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- House prices rose 13.9% from July 2021 to July 2022.
- The 10-City Composite annual increase came in at 14.9%, down from 17.4% in the previous month.
Two different monthly housing price indexes found essentially the same thing happening in the housing market this summer: rising home prices hit the brakes.
The Federal Housing Finance Agency (FHFA) House Price Index, released Tuesday, found that housing prices fell 0.6% in July from June, while still rising 13.9% from a year earlier. The previously reported 0.1% price increase in June 2022 remained unchanged.
For the nine census divisions, seasonally adjusted monthly house-price changes from June to July ranged from -1.6% in the Pacific division to +0.1% in the East North Central division. The 12-month changes, however, were all positive, ranging from +10% in the Pacific division to +18.9% in the South Atlantic division.
“U.S. house price index posted its first month-over-month decrease in July since May 2020, when the U.S. economy experienced lockdowns as a result of COVID-19,” said Will Doerner, Ph.D., supervisory economist in FHFA’s Division of Research and Statistics. "This decline was widespread, as eight of the nine census divisions saw a decrease. The 12-month change in house prices remains at historically high rates, but the rate of growth continues to moderate across all census divisions.”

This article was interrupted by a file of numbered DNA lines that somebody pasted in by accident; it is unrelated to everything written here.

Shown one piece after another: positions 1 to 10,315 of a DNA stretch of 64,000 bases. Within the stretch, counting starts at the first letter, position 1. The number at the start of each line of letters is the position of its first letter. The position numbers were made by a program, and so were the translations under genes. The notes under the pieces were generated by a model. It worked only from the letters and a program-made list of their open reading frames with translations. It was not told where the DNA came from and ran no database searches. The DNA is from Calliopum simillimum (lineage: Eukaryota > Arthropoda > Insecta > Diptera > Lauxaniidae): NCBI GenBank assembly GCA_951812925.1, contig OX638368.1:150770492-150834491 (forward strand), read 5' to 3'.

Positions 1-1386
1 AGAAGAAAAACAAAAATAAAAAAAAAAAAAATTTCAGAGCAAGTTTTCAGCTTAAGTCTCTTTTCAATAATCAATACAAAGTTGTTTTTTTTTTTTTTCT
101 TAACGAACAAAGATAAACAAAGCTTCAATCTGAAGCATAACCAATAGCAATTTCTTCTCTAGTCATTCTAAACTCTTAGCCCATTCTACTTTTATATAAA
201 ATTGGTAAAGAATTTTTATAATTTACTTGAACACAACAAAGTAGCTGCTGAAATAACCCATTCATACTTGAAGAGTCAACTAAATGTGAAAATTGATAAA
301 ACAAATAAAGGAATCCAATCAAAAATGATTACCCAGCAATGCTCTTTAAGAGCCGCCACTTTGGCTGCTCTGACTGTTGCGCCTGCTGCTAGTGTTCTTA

The 10-City Composite annual increase came in at 14.9%, down from 17.4% in June. The 20-City Composite posted a 16.1% year-over-year gain, but that also was down from 18.7% in the previous month.
Tampa, Miami, and Dallas reported the highest year-over-year gains among the 20 cities in July. Tampa led with a 31.8% year-over-year price increase, followed by Miami with a 31.7% increase. All 20 cities reported lower price increases in the year ending in July versus the year ending in June.